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Issue No. 199 10 October 2003  

Those of us preparing to protest US President George W Bush’s visit to Australia must tread a fine line – between condemning the policies of an illegitimate president with a dangerous agenda and damning an entire nation.


Interview: No Ifs, No Butts
Rugby League Professionals Association president Tony Butterfield on his battle to deliver a collective agreement for NRL players.

Unions: National Focus
In this month’s national wrap: Noel Hester meets a heavy hitter talking up open source unionism, truckies front the suits at Boral’s AGM, tales of corporate bastardry and Medicare birthday revelry.

Industrial: Fools Gold
Unions have thrashed out a string of protocols with the NSW Labor Government. Some, now, are questioning whether they are worth the cheap, imported paper they are written on, reports Jim Marr.

Bad Boss: Bones of Contention
Byron Bay chicken boners have nominated thier boss for a Tony after seeing their entitlements plucked.

History: The Gong Show
In late September the South Coast Labour Council (SCLC) celebrated 75 unbroken years championing the rights of workers in the coastal Illawarra region 80 kilometres south of Sydney, writes Rowan Cahill.

Politics: The Hawke Legacy
The election of the Hawke Labor government twenty years ago holds some salient lessons for today’s Labor Party, writes Troy Bramston.

International: Sick Nation
As Australia celebrates 20 years of Medicare’s universal health coverage the crisis facing American workers in need of medical care is a useful reminder of what we’ve got – and what we stand, writes Andrew Casey.

Economics: Closed Minds
Philip Mendes looks at the political influence of right-wing think tanks, their financial backing and asks why the left hasn’t been able to get its ideas out there.

Review: Mixing Pop and Politics
He's had relations, with girls from many nations... but Billy Bragg seems to like us Aussies as much or even more than any of the others, writes Pádraig Collins.

Poetry: One Size Fits All
There once was a man from the Lodge - Who tried hard, our poems, to dodge... Resident bard David Peetz is back!


 Rail Whistleblower Attacked - Again

 Royal Con on Tape

 Call Centre Stumps Umpire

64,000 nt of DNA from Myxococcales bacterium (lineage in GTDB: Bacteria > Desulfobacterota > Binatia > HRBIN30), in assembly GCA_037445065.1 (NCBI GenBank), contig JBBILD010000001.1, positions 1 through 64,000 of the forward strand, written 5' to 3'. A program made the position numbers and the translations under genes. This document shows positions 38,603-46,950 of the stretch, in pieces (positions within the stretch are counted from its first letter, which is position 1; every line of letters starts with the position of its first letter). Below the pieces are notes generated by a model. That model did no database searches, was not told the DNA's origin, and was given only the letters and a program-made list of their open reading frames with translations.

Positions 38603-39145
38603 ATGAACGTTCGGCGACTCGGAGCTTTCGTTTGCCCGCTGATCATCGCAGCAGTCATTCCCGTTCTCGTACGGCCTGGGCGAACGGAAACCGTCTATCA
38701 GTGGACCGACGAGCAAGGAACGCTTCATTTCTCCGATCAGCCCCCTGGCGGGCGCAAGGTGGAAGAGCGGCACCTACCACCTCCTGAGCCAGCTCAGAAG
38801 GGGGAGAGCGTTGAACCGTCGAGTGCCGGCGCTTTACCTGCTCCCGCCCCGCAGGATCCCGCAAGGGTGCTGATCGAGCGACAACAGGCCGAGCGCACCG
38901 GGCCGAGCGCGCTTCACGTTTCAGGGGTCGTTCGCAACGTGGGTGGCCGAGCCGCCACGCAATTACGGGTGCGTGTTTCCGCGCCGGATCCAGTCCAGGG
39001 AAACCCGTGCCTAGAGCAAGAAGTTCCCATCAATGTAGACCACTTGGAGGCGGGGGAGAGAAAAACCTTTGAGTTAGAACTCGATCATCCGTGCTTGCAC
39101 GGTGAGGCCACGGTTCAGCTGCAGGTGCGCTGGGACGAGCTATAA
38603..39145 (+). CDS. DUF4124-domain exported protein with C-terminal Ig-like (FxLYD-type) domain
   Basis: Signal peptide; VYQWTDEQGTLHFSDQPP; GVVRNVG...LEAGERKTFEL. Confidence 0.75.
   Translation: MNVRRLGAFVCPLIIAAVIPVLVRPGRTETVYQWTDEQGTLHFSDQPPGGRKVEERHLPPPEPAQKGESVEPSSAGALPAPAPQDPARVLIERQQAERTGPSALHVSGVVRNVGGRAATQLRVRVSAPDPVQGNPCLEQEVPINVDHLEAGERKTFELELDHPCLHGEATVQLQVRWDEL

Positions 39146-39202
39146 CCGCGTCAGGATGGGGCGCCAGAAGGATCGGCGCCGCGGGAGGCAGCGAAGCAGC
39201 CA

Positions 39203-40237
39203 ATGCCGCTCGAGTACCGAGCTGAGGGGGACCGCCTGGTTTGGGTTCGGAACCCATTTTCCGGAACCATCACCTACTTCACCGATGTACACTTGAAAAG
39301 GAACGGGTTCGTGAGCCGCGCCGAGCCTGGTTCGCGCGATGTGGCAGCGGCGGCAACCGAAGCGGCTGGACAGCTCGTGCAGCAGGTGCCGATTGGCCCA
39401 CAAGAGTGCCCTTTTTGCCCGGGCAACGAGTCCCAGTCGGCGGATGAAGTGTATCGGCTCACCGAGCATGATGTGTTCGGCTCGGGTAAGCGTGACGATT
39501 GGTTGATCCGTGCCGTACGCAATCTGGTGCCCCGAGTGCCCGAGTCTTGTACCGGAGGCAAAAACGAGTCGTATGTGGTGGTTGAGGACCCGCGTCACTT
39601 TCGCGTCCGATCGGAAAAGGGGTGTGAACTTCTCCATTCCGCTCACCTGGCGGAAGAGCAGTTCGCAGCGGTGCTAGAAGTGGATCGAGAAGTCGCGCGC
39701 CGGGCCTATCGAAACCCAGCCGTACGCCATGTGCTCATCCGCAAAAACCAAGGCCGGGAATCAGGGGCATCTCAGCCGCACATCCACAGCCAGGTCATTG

Breakthrough for Email Privacy

 Harbour Sell Off Sparks Occupation

 Harvey World Travel Locks Up Tour

 STOP PRESS: Telstra Drops Out

 Workers Voice Gets Hard Edge

 Employees Disable Hard-Ball Bosses

 Canberra Eyes Crash Windfall

 Bush Whacker - Dubya Fingered

 Assault Costs Education Department

 Uni Workers Stand Up To Feds

 Thousands Say No to Cole

 The Town that Struck

 Activists Notebook


North By Northwest
Phil Doyle returns from up north, where he survived on nothing but goodwill, good people and a great big orange bus.

The Soapbox
The $140 Million Patriot
It would be hard to imagine a steeper slide from hero to zero than the experience of Richard Grasso, the now-deposed head of the New York Stock Exchange. writes Jim Stanford.

Bush's Bad News Blues
The Bush Administration is cooking up a new campaign 'to shine light on progress made in Iraq', writes Bill Berkowitz.

The Locker Room
A Tale Of One City
Phil Doyle gazes into the crystal ball for signs of life, and finds that somewhere the horses are running in the wrong direction.

With Banners Furled
There is no better account of the glory that was the annual Labour Day marches than that given by Kylie Tennant in Foveaux, her fictional account of life in inner Sydney in 1912, the year she was born.

The Westie Wing
Our favourite Macquarie Street MP, Ian West MLC, reports on the world of NSW politics.

The Cancun Wash-Up
The dramatic collapse of the World Trade Organisation Ministerial Meeting in Cancun, Mexico, last month has been followed by a deafening quiet from Geneva, Brussels and Washington, writes Peter Murphy.

 On The Waterfront
 An Honest Job
 Letter From America
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Tool Shed

The Toolinator

They may say, "Only in California", but this week fear and loathing took on a bizarre new dimension as reality eclipsed satire and a one time body builder triumphed in a battle of style over substance to be elected Governor of the world’s sixth largest economy.